When you entitle your film Epic, be prepared to suffer the ultimate consequences if what is shown on screen does not live up to the expectations of the name. In choosing to rename the film from its original source material, a book written by William Joyce, “The Leaf Men and the Brave Good Bugs,” the movie set itself up for disappointment before it had a chance to blossom. And although Epic is not a complete waste of time or energy, it is far from what the movie’s title implies. As the first animated picture of the summer, Epic can be commended for its effort to entertain, but fails in creating an emotionally compelling story on an epic scale.
Our adventure begins with Bomba (voiced by Jason Sudeikis), an aloof, hermit professor obsessed with discovering the secret world of little people he believes are in his backyard; as the viewer we of course know this to be true. Unbeknownst to him, he is about to be visited by his estranged daughter, Mary Katherine (voiced by Amanda Seyfried) – or M.K. as she prefers – who made a promise with her mother to reconnect with her father after she passes away. The most sentimental part of her visit comes from the highly energetic Ozzie, a three-legged pet pug who has issues with his sense of direction.
While M.K. attempts to bring her father back to reality, deep within the woods, the mystical Queen Tara (voiced by Beyoncé Knowles), guardian of the forest, prepares to choose an heir, which will blossom from a pod during the full moon at the summer solstice. But it is never that easy. In the decrepit part of the forest awaits Mandrake (voiced by Christoph Waltz), ruler of the evil creatures known as Boggans, who, with reasons unknown, is overly eager to stop this ceremony from happening. But Mandrake will not claim victory so easily as the war-seasoned hero Ronin (voiced by Colin Farrell), leader of the Leaf Men – protectors of the forest, must do his utmost to guard Queen Tara and rid the forest of the Boggans.
After failing to reach any emotional bond, M.K. chooses to abandon her father after only spending a day or two – what a wonderful daughter. But before she can return home, Ozzie runs out of house. Chasing Ozzie to return him back to Bomba’s, M.K. finds herself right in the middle of a Boggan attack against the Queen, and for more unspecified reason is shrunk down to their level in a very FernGully: The Last Rainforest fashion.
Without asking questions, Ronin decides that M.K. must join him to bring the pod to its destination. M.K. is thrust into their world where they seek the help of Nod (voiced by Josh Hutcherson), a former Leaf Man also suffering from daddy issues. They also partner with Mub and Grub (viced by Aziz Ansari and Chris O’Dowd respectively), a slug and snail who are the keepers of the pod. This rag-tag group of heroes must do what they can to see the pod blossoms in time.
When you have a story called Epic, you expect everything you see to be at a much larger scope. Nope. The premise is there, but once we are thrown into this small new world, all elements of the movie shrink too. There is nothing that goes above and beyond in the story telling other than a good versus evil tale. And anyone looking to find justifiable closure in M.K.’s daddy issues is a stretch. All of the action is mostly a bore and hardly compelling enough to keep you on the edge of your seat. The battle at Helm’s Deep in LOTR: The Two Towers, the first fight in 300, Omaha Beach in Saving Private Ryan, these are immensely epic battles, and yet nothing in Epic ever reaches that level unfortunately.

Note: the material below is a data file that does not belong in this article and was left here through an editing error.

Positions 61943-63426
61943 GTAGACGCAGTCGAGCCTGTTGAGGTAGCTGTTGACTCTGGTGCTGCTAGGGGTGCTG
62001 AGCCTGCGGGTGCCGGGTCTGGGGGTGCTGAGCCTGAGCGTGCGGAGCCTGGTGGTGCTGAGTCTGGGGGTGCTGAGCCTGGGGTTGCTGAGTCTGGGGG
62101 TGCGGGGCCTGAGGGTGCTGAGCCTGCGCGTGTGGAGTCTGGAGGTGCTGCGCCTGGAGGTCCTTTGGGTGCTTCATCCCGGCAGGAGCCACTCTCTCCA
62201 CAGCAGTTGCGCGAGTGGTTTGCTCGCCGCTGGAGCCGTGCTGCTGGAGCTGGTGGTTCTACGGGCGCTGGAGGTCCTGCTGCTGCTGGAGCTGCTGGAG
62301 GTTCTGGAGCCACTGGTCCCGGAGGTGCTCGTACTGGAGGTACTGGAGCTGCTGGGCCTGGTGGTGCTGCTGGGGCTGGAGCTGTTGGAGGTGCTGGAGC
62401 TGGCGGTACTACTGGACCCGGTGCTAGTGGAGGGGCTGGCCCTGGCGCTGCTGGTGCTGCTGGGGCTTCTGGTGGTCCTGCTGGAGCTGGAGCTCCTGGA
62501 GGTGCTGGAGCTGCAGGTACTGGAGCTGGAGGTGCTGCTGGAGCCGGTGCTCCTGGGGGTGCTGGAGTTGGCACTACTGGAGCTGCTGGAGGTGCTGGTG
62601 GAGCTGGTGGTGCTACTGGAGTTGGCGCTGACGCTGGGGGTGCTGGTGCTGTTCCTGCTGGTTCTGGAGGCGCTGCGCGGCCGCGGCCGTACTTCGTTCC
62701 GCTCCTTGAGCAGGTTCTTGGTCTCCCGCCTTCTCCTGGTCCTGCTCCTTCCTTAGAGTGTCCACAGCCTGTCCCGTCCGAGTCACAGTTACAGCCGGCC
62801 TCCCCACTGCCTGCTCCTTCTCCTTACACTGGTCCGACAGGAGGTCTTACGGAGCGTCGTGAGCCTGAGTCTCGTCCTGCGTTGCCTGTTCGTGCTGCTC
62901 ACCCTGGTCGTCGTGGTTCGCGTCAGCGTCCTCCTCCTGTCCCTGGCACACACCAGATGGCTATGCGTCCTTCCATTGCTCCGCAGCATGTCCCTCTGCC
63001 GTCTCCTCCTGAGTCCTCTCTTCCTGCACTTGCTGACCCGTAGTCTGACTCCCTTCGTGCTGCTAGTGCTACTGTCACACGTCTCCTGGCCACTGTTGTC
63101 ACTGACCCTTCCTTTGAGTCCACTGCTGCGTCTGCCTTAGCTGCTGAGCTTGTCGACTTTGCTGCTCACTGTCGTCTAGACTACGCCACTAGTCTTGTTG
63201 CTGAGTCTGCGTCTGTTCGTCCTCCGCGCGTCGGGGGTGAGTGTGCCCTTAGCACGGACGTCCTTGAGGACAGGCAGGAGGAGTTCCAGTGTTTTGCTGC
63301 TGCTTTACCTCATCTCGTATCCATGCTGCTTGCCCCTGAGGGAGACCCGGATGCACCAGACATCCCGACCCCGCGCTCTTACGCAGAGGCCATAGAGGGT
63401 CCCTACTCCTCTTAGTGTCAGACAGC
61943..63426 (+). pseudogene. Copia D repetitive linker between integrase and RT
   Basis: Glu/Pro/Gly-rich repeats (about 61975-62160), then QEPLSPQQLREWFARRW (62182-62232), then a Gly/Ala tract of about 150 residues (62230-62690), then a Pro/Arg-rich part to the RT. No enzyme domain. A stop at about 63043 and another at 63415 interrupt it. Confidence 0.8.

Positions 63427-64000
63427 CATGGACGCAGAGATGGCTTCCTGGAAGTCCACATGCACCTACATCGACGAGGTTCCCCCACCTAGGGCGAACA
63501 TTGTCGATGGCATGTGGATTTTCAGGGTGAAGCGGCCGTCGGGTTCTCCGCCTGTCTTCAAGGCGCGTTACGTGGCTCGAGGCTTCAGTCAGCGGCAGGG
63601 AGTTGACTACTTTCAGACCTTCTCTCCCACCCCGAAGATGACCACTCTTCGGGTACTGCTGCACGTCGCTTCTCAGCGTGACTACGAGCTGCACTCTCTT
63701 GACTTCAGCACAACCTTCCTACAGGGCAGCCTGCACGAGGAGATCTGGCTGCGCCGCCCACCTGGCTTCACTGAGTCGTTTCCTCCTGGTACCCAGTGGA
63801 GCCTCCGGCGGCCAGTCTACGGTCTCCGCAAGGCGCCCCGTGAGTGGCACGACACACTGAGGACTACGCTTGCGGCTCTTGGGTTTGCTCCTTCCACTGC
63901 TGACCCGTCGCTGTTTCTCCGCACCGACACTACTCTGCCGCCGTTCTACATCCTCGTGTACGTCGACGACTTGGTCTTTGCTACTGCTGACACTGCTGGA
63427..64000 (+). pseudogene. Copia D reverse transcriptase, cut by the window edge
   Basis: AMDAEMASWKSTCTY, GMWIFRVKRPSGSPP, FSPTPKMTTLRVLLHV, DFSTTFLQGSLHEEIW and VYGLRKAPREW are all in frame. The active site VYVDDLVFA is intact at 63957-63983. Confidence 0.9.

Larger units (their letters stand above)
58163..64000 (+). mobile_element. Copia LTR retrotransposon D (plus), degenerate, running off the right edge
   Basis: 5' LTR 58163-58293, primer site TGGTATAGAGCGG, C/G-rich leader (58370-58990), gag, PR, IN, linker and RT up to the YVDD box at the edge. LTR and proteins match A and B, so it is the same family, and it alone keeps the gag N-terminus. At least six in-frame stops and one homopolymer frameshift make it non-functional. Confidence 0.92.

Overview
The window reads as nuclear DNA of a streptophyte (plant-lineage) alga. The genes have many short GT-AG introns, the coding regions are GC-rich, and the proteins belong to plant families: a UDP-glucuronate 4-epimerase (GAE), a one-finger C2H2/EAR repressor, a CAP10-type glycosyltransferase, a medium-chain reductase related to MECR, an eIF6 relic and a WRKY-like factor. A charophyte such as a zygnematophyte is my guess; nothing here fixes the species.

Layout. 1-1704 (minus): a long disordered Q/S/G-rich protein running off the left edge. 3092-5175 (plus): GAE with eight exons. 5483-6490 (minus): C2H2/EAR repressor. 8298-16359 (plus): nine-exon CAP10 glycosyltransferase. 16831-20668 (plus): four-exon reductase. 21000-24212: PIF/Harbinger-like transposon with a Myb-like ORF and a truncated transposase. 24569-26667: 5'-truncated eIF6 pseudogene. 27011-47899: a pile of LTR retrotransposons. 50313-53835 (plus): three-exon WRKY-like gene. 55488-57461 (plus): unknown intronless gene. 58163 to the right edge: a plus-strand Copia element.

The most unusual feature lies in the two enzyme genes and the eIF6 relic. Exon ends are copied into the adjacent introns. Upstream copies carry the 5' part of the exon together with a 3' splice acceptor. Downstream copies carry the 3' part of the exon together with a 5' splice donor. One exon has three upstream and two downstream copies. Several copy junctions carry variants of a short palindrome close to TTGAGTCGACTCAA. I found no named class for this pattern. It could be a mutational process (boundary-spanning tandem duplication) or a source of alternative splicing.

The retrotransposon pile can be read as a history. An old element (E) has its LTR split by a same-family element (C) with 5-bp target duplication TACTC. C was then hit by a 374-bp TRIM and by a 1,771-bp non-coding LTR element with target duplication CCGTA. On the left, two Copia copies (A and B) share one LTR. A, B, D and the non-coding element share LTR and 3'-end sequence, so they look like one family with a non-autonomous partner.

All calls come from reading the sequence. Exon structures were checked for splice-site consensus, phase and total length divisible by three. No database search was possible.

Everything is beautifully designed, yet lacks any sort of life. The 3D doesn’t add to the spectacle either, but doesn’t hurt the film. Like any fish out of water story, the audience needs to be shown exactly what’s at stake and why we should care whether or not this new world has any lasting impact on the main character’s life. We are never given a moment of clarity as to how a Boggan victory could be a bad thing. Sure the forest would die, but what about the creatures living there, how would this affect them or the real world? FernGully makes good on taking us through its world in a way that we can relate and understand those living in the rain forest who will be devastated if it comes to an end. In Epic, the sense of danger is rarely apparent and urgency is only limited to getting the pod to its destination on time.
The voice acting is adequate, nothing overly expressive or enthusiastic. There are a decent amount of characters to meet, but Mub and Grub truly shine with the only personalities memorable enough to enjoy. What is most interesting about Epic are the rules established. All of the little people could move faster than the humans aka “stompers” could see, have the ability to be strong and leap far distances – much like John Carter – and view animals and humans in slow motion. I suppose they choose to ride hummingbirds because they move quickly enough to adhere to their range of mobility.
Surprisingly enough, there is a decent amount of humor for adults to enjoy, but do not expect a fast-paced, roaring adventure through the woods to keep your kids’ attention. Epic is not entirely original, but can at least use plot points from other movies to piece together a coherent story. If director Chris Wedge would have raised the intensity, brought more energy to the characters, and gave some more color and life to the forest, Epic could have lived up to its name.
What did you think of Epic? Let us know in the comments section below.
Epic was directed by Chris Wedge, with a run time of 102 minutes and can be seen in 2D and 3D everywhere. This film is rated PG for mild action, some scary images and brief rude language.